The Data Science Roundup on Coronavirus. [DSR #222]
Hi! I took last week off as I have been scrambling to rebuild a sense of normalcy in my life right now. Two weeks into working from home full-time without any child care and a new normal has started to set in, so I wanted to get back to it.
This week, most of the posts I’ve linked to are about the current pandemic, as it’s dominated both the mainstream news as well as the news flowing out of the data community. This is not going to be true indefinitely, but there’s great work being done right now and I wanted to share it. If you’ve found resources you love, please send them my way.
One thing I want to make a point to say before diving into this week’s issue: I am not an expert on anything related to public health / epidemiology / virology. There is a data angle to this pandemic and, as I find posts that I think are useful and relevant, I’ll be linking to them. But I’m going to be careful not to share my personal opinions on things like “what should you do?” I’m just a guy with a newsletter about data and am in no way qualified to give you advice about your health.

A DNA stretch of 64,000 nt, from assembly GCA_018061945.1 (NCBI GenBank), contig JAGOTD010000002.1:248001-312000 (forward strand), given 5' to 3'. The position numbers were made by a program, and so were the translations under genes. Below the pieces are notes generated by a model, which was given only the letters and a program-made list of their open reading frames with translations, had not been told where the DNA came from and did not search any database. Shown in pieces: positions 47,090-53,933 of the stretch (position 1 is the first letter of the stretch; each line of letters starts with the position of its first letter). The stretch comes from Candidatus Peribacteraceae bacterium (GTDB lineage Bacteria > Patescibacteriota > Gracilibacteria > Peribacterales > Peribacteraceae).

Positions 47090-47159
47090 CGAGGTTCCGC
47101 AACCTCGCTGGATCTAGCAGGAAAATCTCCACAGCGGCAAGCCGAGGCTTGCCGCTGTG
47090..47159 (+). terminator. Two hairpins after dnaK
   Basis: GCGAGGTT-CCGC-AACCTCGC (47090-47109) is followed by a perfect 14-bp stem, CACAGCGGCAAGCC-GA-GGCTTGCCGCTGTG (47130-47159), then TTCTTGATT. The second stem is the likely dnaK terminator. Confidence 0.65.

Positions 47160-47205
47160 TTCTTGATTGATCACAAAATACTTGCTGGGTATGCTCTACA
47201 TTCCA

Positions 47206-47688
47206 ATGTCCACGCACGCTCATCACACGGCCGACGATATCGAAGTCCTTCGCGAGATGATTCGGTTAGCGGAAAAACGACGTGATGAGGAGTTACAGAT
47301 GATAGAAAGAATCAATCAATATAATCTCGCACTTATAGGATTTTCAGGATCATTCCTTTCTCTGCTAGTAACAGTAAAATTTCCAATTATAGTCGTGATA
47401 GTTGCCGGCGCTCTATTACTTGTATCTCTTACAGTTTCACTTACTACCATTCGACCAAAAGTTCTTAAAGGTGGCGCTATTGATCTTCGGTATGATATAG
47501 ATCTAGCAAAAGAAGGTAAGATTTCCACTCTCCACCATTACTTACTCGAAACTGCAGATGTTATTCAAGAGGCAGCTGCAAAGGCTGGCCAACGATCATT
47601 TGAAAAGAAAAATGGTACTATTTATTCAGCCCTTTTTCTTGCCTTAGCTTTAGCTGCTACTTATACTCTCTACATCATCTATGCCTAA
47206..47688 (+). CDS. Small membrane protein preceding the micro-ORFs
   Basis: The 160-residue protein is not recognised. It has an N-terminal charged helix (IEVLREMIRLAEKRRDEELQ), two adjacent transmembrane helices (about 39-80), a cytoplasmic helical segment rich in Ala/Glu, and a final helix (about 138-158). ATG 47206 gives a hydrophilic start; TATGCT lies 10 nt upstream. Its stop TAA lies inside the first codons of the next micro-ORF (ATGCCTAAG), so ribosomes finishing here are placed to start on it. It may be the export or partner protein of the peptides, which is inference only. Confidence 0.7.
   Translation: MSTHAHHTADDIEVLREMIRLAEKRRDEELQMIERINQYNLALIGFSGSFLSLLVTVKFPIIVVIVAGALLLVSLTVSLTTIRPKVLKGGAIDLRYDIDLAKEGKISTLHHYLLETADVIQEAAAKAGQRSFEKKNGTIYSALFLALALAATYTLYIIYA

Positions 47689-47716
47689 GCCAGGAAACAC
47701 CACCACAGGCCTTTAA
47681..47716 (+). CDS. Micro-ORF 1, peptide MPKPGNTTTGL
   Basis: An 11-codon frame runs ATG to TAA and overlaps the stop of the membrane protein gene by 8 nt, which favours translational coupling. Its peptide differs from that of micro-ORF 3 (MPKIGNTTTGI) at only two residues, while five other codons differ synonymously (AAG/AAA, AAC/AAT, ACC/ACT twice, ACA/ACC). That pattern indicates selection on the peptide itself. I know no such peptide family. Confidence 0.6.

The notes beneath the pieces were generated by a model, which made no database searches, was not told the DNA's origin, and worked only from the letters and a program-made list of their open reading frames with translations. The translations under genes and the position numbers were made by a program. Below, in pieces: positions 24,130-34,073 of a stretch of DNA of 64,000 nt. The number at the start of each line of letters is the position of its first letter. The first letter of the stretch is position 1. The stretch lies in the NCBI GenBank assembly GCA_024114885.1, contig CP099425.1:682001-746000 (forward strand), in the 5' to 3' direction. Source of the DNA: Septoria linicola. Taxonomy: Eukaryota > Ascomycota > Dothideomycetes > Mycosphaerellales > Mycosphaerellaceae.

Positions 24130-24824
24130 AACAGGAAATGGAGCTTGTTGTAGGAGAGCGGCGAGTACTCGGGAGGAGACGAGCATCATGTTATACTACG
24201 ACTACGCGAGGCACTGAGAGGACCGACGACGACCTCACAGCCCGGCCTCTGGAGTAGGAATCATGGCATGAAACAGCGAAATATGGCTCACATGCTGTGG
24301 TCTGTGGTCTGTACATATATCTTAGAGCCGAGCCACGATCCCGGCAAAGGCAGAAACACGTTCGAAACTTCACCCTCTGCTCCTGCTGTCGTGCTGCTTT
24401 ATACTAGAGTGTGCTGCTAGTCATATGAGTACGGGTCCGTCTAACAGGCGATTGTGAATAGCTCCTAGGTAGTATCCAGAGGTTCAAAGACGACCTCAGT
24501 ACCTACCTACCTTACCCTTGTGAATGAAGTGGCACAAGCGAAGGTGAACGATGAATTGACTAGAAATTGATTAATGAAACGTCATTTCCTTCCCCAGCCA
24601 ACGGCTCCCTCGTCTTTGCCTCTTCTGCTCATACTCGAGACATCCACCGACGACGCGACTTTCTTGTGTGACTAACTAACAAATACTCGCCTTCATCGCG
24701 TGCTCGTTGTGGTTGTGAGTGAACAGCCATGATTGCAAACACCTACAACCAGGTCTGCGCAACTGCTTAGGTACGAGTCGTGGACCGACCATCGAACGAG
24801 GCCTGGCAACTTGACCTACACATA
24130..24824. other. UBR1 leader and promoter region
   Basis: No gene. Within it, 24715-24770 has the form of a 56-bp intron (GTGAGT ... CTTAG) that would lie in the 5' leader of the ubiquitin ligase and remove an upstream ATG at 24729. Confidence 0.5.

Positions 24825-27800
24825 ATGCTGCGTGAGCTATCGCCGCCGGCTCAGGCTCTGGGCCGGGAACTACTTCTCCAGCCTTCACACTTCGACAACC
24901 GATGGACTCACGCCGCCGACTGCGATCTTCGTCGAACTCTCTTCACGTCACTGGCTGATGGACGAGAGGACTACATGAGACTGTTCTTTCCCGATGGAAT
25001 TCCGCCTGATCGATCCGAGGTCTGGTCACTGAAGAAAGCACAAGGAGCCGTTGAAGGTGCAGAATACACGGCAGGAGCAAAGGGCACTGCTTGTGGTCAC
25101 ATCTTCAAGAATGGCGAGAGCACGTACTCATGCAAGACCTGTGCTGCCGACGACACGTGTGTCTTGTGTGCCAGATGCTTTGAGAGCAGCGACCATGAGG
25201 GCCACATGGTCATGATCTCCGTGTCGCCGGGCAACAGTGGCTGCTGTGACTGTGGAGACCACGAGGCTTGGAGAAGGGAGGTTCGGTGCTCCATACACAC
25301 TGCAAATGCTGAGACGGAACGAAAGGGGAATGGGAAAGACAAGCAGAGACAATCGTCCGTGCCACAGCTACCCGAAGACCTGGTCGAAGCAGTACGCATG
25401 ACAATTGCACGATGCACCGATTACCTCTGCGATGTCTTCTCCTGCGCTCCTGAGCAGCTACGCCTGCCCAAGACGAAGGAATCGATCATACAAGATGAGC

I hope you and your loved ones are safe and healthy.
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With no detailed government database on where the thousands of coronavirus cases have been reported, a team of New York Times journalists is attempting to track every case.
There’s a Github repo with two CSV files—states and counties—and it’s updated daily with both new data and corrections. If you’re building any data products associated with the current pandemic, this is the most well-maintained source of data on US-based cases that I’ve seen. The NYT is having journalists directly survey local health departments on a daily basis and report longitudinal data back.
This downturn is different because it’s a direct result of relatively synchronized government directives that forced millions of stores, schools and government offices to close. It’s as if an economic umpire had blown the whistle to signal the end of playing time, forcing competitors from the economic playing field to recuperate. The result is an unusual downturn in which the first round of job losses will be intensely concentrated into just a few weeks.